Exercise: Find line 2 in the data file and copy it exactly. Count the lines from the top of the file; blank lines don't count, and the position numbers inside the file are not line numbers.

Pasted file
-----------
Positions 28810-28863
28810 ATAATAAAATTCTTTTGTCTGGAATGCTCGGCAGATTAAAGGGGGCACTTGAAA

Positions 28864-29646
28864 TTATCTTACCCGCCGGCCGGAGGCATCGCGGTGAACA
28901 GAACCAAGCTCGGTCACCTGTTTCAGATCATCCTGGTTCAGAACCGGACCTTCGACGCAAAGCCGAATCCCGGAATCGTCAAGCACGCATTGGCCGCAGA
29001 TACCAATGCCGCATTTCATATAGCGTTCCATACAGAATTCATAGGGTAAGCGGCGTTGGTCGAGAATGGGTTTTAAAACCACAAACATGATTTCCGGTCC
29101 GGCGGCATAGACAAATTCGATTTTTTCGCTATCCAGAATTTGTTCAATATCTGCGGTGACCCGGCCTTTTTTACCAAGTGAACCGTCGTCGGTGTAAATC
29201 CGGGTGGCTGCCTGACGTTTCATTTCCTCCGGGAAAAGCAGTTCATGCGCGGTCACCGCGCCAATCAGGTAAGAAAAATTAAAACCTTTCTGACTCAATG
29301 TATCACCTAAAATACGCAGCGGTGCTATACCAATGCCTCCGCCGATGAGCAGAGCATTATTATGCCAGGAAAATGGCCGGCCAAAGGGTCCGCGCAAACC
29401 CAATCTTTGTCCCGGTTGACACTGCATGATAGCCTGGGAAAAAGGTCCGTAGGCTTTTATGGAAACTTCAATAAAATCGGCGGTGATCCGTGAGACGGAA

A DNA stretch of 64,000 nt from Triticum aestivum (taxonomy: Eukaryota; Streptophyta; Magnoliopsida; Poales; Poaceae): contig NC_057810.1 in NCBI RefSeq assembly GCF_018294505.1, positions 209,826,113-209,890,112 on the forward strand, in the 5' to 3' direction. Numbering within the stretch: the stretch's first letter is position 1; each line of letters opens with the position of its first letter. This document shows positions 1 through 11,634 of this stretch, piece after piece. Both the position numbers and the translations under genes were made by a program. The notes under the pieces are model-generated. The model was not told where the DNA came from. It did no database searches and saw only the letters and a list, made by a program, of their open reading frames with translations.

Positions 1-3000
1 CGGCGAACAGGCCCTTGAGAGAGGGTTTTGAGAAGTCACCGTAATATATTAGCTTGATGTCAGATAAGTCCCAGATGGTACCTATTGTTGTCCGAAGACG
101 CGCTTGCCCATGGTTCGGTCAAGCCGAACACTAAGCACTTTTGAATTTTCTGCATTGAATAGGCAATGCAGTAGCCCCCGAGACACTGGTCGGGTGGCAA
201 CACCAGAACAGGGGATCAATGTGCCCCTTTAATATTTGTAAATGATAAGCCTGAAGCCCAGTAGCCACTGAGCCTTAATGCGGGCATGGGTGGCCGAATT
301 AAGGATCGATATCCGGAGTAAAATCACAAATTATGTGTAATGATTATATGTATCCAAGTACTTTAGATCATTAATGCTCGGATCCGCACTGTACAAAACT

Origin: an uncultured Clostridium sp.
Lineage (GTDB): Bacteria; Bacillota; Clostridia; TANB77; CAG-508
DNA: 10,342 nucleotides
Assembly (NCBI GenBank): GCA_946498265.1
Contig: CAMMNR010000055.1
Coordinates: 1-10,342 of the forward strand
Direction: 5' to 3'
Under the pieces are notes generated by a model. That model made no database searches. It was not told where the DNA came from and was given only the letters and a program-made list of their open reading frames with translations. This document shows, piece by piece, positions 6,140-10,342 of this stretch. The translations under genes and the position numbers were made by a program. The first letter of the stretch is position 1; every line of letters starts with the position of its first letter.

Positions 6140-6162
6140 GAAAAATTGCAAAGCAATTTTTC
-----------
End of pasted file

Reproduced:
28810 ATAATAAAATTCTTTTGTCTGGAATGCTCGGCAGATTAAAGGGGGCACTTGAAA